Investigating the Role of Paxillin in Mammary Gland Morphogenesis and Breast Cancer Progression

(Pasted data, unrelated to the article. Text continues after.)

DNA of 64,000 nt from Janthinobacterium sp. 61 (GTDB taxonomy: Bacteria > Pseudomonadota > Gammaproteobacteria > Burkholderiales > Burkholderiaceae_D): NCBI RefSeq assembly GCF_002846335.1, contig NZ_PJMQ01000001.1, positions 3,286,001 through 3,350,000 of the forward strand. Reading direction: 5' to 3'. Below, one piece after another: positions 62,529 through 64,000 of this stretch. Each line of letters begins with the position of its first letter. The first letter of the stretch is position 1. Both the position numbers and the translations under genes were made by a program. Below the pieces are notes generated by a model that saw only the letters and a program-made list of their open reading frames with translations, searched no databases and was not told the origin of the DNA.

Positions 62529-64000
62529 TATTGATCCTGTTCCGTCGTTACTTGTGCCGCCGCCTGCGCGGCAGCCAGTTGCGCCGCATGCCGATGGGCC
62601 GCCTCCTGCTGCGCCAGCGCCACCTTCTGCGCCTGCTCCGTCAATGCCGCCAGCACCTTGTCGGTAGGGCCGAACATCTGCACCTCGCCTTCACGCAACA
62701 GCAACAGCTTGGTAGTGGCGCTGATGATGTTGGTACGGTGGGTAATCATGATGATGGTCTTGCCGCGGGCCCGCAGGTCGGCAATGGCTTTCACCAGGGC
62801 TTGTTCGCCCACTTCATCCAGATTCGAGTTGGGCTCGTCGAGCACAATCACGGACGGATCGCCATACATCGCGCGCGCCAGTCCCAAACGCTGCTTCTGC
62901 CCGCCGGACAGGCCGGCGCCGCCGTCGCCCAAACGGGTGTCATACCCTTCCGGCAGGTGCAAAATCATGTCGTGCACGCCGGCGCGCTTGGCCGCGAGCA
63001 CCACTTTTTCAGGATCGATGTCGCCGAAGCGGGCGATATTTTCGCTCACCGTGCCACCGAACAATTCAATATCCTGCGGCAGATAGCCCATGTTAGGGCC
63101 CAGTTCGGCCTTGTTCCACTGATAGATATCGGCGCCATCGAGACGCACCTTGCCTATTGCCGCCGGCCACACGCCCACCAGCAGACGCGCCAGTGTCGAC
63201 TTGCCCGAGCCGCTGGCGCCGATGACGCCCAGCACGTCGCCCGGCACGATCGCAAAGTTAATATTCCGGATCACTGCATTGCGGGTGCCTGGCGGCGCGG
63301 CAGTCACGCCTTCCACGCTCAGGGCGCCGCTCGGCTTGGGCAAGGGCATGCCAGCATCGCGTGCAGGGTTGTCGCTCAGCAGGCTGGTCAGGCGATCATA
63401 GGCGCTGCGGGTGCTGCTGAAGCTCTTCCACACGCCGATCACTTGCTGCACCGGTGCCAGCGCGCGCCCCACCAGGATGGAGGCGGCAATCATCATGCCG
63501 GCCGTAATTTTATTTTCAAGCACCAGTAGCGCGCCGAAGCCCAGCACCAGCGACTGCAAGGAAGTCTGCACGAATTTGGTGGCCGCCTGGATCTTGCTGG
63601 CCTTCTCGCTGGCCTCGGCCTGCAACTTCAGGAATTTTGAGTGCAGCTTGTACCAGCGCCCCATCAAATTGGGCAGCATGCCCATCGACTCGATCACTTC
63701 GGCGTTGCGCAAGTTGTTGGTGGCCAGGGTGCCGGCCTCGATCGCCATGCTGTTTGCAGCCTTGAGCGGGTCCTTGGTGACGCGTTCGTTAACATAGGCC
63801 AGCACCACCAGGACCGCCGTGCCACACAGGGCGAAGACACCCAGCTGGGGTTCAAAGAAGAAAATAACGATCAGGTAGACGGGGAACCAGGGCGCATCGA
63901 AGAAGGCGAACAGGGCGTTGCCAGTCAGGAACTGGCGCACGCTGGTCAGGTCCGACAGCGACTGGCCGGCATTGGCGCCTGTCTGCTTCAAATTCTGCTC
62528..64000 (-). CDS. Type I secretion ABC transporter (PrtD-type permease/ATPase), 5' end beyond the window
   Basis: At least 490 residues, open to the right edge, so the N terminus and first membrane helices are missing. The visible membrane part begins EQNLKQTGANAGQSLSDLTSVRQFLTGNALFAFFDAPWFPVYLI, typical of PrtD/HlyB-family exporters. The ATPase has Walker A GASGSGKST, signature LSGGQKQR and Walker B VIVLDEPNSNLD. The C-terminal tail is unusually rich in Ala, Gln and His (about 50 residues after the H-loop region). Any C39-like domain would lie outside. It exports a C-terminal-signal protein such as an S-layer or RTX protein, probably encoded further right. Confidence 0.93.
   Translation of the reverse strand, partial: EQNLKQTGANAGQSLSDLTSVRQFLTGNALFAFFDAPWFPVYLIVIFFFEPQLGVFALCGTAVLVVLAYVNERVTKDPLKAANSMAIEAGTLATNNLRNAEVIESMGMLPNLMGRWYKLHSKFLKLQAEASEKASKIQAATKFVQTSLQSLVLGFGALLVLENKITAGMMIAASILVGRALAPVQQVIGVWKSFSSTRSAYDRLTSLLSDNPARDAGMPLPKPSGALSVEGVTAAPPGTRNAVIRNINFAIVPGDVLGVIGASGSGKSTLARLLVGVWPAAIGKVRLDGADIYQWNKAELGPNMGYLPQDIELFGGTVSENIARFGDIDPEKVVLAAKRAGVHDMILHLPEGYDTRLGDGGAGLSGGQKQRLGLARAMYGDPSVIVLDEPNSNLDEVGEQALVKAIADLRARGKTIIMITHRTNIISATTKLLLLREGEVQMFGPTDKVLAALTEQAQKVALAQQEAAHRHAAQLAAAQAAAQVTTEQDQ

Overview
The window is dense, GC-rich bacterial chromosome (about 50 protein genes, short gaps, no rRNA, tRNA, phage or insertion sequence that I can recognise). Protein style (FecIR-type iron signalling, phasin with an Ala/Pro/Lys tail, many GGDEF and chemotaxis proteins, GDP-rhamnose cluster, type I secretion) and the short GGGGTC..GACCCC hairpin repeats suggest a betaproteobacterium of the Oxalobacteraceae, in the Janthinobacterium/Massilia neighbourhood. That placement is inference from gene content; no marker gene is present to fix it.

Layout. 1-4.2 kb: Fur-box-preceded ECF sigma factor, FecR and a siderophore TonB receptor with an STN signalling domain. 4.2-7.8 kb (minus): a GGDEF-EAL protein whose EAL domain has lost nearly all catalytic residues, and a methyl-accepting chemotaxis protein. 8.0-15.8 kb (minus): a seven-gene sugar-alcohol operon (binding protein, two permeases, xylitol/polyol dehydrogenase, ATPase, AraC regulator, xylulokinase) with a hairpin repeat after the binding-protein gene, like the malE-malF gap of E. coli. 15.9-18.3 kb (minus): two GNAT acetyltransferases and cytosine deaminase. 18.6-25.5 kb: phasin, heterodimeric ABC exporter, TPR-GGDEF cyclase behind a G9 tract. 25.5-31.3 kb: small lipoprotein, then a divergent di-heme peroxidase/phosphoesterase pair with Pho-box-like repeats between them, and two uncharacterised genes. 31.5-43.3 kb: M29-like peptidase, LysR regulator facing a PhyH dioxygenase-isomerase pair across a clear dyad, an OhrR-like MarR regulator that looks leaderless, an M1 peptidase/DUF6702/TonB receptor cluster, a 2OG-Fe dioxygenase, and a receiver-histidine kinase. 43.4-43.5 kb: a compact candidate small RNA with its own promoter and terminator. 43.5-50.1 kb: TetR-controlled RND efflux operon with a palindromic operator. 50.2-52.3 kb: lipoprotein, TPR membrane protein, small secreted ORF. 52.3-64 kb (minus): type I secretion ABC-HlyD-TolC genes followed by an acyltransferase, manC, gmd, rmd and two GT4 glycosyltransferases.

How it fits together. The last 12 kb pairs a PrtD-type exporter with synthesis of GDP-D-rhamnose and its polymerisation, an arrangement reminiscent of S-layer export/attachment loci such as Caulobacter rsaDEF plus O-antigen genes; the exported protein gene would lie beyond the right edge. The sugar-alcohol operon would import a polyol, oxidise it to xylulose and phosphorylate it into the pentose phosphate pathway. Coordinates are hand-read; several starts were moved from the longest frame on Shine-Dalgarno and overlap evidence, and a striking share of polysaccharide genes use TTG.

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AbstractBreast cancer is one of the most invasivecancers among women. Understanding the mechanisms contributing to breast cancer progression may identify potential ways to prevent and cure the disease. Meanwhile, mammary gland morphogenesis shares similar mechanisms to allow the ducts to invade and occupy the fat pad. Thus, it is equally important to investigate the normal mammary gland development as breast tumor progression. Paxillin, as a focal adhesion scaffold protein, has previously been implicated in multiple types of cancer cell migration and invasion through its role in cell-ECM signaling. Herein, I utilized a novel paxillin conditional knockout mouse model and paxillin knockout mouse crossed with PyMT breast tumor mouse model to show that paxillin is critical for both mammary gland morphogenesis and breast tumor progression. In Chapter 2, by evaluating the developing mammary gland morphology with immunohistochemistry and the three-dimensional cultured mammary organoids and acini, a critical role of paxillin was shown in facilitating apical-basal polarity formation in the luminal epithelial cells in part, through its control of HDAC6 activity and associated microtubule acetylation. Correct polarization and columnar shape of the epithelial cells potentially contributes to lumen formation and branching of the ducts. Investigation in Chapter 3 highlights a crucial role of paxillin in breast cancer invasion and distant organ metastasis, but did not affect the primary tumor growth rate. Further analysis revealed that paxillin is required for the endocytosis and recycling of E-cadherin, which is important for the maintenance of Adherens junction equilibrium during cancer cell collective migration. This thesis characterizes the roles for paxillin in mammary gland morphogenesis and breast cancer progression and reveals the importance of paxillin-dependent apical trafficking in normal epithelial cells, and E-cadherin trafficking in collective migrating tumor cells. Together, this work highlights a trafficking-dependent mechanism for paxillin during both physiologic and pathologic processes in the mammary gland.
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